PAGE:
Oil spill may reach Tubbataha — local scientists

October 7, 2006

By Katherine Adraneda
The Philippine Star 10/07/2006

SCIENTISTS warned yesterday the possible shifting of current in the Guimaras Strait could cause the oil spill to reach and affect the Tubbataha Reef in the Sulu Sea.

Complaining of being “lost in the dark” as to the course of the government’s cleanup plan, the scientists fear that the oil spill’s impact on the environment could get worse.

Dr. Wilfredo Licuanan, head of the De La Salle University’s biology department, expressed alarm over the impending change in the direction of the monsoon winds by the third week of October.

“The oil spillage must be stopped before the monsoon winds shift and drive the oil to the critical habitats of the Sulu Sea,” he said.

Currently, monsoon winds move in the southwest-to-northeast direction.

This movement is expected to shift to northeast-to-southwest direction this month.

Tubbataha Reef is located in the middle of the Central Sulu Sea, 98 nautical miles southeast of Puerto Princesa City, according to the Palawan Council for Sustainable Development (PCSD).

It is home to nearly 400 species of fish and bird species, making commercial fishing or the collecting of corals illegal within 33,200 hectares of its reefs and surrounding areas, the PCSD added.

On Aug. 11, 1998, Tubbataha Reef was declared a national marine park through Proclamation No. 306.

In 1994, the United Nations Educational, Scientific and Cultural Organization (Unesco) designated Tubbataha as World Heritage Site.

Reports said the sunken tanker M/T Solar I continues to leak five liters of bunker oil each hour.

The government has disclosed intentions to siphon out the remaining industrial oil from the tanker by December.

However, scientists and experts believe that the bunker oil is “something not really easy to pump out,” and that “December would be too late.”

Even the tightening of the valves of the tanker to prevent more oil from coming out may not be enough, the scientists added.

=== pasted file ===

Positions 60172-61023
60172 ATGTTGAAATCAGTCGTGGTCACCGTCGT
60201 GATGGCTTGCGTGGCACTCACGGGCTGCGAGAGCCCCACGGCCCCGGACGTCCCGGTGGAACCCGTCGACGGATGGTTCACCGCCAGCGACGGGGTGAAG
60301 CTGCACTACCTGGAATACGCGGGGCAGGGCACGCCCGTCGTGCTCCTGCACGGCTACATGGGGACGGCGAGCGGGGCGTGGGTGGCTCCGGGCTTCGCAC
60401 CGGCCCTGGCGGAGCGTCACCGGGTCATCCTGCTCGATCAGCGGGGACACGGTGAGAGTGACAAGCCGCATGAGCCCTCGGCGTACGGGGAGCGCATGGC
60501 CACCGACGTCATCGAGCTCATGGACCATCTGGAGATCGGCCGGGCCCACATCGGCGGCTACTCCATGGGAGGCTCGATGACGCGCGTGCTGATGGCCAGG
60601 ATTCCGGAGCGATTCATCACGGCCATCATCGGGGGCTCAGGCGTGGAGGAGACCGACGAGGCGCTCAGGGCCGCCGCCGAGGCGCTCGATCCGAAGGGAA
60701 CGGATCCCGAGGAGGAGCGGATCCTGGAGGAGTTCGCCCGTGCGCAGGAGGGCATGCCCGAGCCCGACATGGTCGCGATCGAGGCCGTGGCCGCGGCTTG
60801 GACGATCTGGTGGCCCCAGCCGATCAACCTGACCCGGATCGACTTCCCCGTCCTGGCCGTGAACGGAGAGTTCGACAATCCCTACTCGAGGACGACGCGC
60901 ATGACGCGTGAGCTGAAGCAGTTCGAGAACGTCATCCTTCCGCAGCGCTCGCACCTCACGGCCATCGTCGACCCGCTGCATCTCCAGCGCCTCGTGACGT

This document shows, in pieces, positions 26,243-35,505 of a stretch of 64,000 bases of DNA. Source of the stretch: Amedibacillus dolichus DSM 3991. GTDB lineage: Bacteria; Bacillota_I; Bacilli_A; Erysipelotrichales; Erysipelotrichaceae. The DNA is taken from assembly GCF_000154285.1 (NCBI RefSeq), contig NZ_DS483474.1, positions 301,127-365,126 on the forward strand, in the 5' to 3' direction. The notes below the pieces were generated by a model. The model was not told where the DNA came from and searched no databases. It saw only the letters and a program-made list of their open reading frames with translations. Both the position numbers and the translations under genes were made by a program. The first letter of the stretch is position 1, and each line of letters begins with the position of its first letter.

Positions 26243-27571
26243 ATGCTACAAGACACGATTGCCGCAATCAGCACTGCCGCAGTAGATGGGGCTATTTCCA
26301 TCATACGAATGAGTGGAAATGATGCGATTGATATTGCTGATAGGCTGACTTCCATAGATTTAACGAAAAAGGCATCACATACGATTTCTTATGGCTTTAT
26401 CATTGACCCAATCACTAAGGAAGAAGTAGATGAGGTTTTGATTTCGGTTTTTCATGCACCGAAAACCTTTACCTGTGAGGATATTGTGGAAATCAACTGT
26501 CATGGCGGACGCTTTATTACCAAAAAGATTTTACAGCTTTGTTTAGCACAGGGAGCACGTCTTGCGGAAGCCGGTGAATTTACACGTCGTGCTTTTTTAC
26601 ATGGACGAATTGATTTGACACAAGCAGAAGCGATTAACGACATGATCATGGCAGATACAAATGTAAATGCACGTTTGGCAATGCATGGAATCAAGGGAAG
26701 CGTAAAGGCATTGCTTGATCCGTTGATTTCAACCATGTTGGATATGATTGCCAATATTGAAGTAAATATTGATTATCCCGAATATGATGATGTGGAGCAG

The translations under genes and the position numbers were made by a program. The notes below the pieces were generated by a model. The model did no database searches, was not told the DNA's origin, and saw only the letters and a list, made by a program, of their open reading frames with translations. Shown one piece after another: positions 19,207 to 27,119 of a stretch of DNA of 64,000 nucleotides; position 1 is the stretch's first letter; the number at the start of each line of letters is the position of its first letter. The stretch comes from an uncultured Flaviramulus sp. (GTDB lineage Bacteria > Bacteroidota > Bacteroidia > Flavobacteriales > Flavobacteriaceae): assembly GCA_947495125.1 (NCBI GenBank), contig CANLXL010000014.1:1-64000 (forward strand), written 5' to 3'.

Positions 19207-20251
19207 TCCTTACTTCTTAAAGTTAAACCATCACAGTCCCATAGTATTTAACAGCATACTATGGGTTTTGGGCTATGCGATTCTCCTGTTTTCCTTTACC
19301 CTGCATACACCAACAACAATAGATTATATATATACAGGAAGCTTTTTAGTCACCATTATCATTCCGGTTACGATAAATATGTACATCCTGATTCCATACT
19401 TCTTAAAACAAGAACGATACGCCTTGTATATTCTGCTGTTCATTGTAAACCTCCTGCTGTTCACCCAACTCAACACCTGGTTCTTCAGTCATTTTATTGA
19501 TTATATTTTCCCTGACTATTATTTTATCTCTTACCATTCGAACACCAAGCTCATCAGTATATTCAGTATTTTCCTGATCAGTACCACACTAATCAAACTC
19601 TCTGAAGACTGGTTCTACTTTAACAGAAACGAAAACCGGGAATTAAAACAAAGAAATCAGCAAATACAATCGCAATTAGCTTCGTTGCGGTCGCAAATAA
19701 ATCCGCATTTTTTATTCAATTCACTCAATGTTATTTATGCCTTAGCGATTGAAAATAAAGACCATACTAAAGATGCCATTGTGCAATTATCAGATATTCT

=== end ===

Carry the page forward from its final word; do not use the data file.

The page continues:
Meanwhile, scientists and experts said salvaging the oil tanker from the deep sea may not be an option because the ship might not survive the process of bringing it up to the surface.

“We can’t wait (for long)… we have to do something now, we need to do something soon,” Licuanan said.

“More people should listen to the University of the Philippines-Visayas. We have to know who really is calling the shots here so the experts, scientists would know who should be given advice,” he said.

On the other hand, Dr. Wilfredo Campos, Philippine Association of Marine Science president, said the government appeared to be lacking in transparency and coordination with experts on its plan for controlling the oil spill.

“In a way the government seemed to have been failing to consult our experts and scientists on what to do with the problem (even) when the capability of the University of the Philippines-Visayas for instance has already been acknowledged,” he said.

“I think politics should be shunned… We need to be a pool to be able to have better approach on this matter.”

Campos is an expert of coastal/reef ecology, fisheries biology, and biological oceanography.

At a press conference yesterday in Quezon City, the scientists and experts appealed for transparency from the government, pushing for “science-based protocols and coordination” to address the oil spill.

While they refused to criticize past measures and actions of the government on the oil spill, the scientists and experts said it is time for the government “to end the confusion” and engage in “more careful and more efficient approach” to the problem.

They said there is “a lot of uncoordinated actions from the national level down to the barangay level” regarding the cleanup efforts.

They called attention to the use of chemical dispersants on sea and reported use of detergents to remove oil slick from mangroves and shores.

“In other countries, authorities concerned do consultations before deciding to do something or use something, even on what kind of dispersants to use,” said Dr. Jurgenne Primavera, senior scientist of the Southeast Asian Fisheries Development Center-Aquaculture Department and fellow of PEW Program in Marine Conservation.

“Their actions were result of a collective decision.

“Our government tend to have a knee-jerk reaction on this kind of incident,” said Dr. Maria Lourdes McGlone, director/professor of chemical oceanography at the Marine Science Institute in UP-Diliman.


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